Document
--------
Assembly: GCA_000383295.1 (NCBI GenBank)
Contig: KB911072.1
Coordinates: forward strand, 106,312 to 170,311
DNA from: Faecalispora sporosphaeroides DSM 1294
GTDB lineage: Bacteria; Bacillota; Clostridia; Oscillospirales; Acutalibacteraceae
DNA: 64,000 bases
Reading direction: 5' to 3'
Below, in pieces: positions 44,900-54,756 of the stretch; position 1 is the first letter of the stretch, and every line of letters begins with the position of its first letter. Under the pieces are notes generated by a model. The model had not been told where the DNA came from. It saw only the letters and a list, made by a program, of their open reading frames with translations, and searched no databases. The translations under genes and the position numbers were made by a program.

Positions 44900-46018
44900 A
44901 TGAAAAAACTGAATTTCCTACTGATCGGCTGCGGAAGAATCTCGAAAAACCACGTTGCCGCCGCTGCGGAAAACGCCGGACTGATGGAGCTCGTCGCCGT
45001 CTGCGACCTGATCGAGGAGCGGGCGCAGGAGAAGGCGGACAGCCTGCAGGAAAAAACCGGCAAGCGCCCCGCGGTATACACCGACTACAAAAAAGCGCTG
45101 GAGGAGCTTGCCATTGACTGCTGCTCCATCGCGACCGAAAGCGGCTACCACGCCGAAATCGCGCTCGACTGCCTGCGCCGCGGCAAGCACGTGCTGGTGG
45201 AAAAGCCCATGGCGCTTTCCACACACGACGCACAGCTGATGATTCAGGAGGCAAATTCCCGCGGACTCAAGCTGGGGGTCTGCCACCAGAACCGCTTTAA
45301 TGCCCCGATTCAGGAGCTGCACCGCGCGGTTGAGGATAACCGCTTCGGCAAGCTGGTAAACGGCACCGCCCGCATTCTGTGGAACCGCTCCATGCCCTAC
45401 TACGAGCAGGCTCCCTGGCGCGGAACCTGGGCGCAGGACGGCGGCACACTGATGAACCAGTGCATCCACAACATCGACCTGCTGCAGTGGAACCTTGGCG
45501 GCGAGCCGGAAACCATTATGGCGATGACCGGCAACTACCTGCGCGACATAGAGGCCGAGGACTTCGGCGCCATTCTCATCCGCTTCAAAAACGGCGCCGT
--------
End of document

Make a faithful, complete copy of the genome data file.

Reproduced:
Assembly: GCA_000383295.1 (NCBI GenBank)
Contig: KB911072.1
Coordinates: forward strand, 106,312 to 170,311
DNA from: Faecalispora sporosphaeroides DSM 1294
GTDB lineage: Bacteria; Bacillota; Clostridia; Oscillospirales; Acutalibacteraceae
DNA: 64,000 bases
Reading direction: 5' to 3'
Below, in pieces: positions 44,900-54,756 of the stretch; position 1 is the first letter of the stretch, and every line of letters begins with the position of its first letter. Under the pieces are notes generated by a model. The model had not been told where the DNA came from. It saw only the letters and a list, made by a program, of their open reading frames with translations, and searched no databases. The translations under genes and the position numbers were made by a program.

Positions 44900-46018
44900 A
44901 TGAAAAAACTGAATTTCCTACTGATCGGCTGCGGAAGAATCTCGAAAAACCACGTTGCCGCCGCTGCGGAAAACGCCGGACTGATGGAGCTCGTCGCCGT
45001 CTGCGACCTGATCGAGGAGCGGGCGCAGGAGAAGGCGGACAGCCTGCAGGAAAAAACCGGCAAGCGCCCCGCGGTATACACCGACTACAAAAAAGCGCTG
45101 GAGGAGCTTGCCATTGACTGCTGCTCCATCGCGACCGAAAGCGGCTACCACGCCGAAATCGCGCTCGACTGCCTGCGCCGCGGCAAGCACGTGCTGGTGG
45201 AAAAGCCCATGGCGCTTTCCACACACGACGCACAGCTGATGATTCAGGAGGCAAATTCCCGCGGACTCAAGCTGGGGGTCTGCCACCAGAACCGCTTTAA
45301 TGCCCCGATTCAGGAGCTGCACCGCGCGGTTGAGGATAACCGCTTCGGCAAGCTGGTAAACGGCACCGCCCGCATTCTGTGGAACCGCTCCATGCCCTAC
45401 TACGAGCAGGCTCCCTGGCGCGGAACCTGGGCGCAGGACGGCGGCACACTGATGAACCAGTGCATCCACAACATCGACCTGCTGCAGTGGAACCTTGGCG
45501 GCGAGCCGGAAACCATTATGGCGATGACCGGCAACTACCTGCGCGACATAGAGGCCGAGGACTTCGGCGCCATTCTCATCCGCTTCAAAAACGGCGCCGT